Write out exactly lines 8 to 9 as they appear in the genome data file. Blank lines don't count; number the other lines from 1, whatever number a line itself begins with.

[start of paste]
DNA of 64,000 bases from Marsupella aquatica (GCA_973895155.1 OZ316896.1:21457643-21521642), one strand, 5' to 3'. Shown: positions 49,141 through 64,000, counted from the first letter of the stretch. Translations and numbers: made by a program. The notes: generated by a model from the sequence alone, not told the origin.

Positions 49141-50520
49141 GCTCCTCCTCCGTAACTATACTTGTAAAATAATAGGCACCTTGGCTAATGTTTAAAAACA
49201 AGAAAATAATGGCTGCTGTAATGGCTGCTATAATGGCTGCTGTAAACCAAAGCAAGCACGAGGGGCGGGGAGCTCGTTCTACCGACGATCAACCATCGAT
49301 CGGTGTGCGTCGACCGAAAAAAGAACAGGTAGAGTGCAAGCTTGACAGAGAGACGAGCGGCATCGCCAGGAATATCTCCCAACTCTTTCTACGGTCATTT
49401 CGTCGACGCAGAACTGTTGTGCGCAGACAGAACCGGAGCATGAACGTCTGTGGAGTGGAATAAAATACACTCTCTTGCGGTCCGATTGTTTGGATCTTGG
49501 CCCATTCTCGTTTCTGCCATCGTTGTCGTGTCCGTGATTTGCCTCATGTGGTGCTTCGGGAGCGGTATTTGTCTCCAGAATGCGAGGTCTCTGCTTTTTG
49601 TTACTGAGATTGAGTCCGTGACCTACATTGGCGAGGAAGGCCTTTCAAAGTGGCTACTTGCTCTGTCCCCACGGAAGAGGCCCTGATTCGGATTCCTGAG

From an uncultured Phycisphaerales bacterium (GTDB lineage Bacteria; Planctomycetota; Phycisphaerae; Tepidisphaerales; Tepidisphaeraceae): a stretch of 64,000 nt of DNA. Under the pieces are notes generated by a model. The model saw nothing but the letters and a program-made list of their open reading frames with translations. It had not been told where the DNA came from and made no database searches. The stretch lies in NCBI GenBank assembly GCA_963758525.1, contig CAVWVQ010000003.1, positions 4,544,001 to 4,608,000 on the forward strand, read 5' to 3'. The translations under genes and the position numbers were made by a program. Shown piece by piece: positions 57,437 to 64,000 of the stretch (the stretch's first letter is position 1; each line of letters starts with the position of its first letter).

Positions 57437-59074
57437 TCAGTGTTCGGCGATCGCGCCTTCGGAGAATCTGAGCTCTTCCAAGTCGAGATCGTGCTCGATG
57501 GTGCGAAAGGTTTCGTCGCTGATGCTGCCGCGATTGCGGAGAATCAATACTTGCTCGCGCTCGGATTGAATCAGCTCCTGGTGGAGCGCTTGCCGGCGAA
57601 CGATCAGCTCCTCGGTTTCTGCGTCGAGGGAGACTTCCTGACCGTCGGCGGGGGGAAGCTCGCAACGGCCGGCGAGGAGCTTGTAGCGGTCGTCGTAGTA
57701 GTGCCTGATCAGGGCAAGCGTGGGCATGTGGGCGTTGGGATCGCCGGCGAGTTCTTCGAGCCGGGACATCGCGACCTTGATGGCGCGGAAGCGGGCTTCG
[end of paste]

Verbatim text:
49601 TTACTGAGATTGAGTCCGTGACCTACATTGGCGAGGAAGGCCTTTCAAAGTGGCTACTTGCTCTGTCCCCACGGAAGAGGCCCTGATTCGGATTCCTGAG

From an uncultured Phycisphaerales bacterium (GTDB lineage Bacteria; Planctomycetota; Phycisphaerae; Tepidisphaerales; Tepidisphaeraceae): a stretch of 64,000 nt of DNA. Under the pieces are notes generated by a model. The model saw nothing but the letters and a program-made list of their open reading frames with translations. It had not been told where the DNA came from and made no database searches. The stretch lies in NCBI GenBank assembly GCA_963758525.1, contig CAVWVQ010000003.1, positions 4,544,001 to 4,608,000 on the forward strand, read 5' to 3'. The translations under genes and the position numbers were made by a program. Shown piece by piece: positions 57,437 to 64,000 of the stretch (the stretch's first letter is position 1; each line of letters starts with the position of its first letter).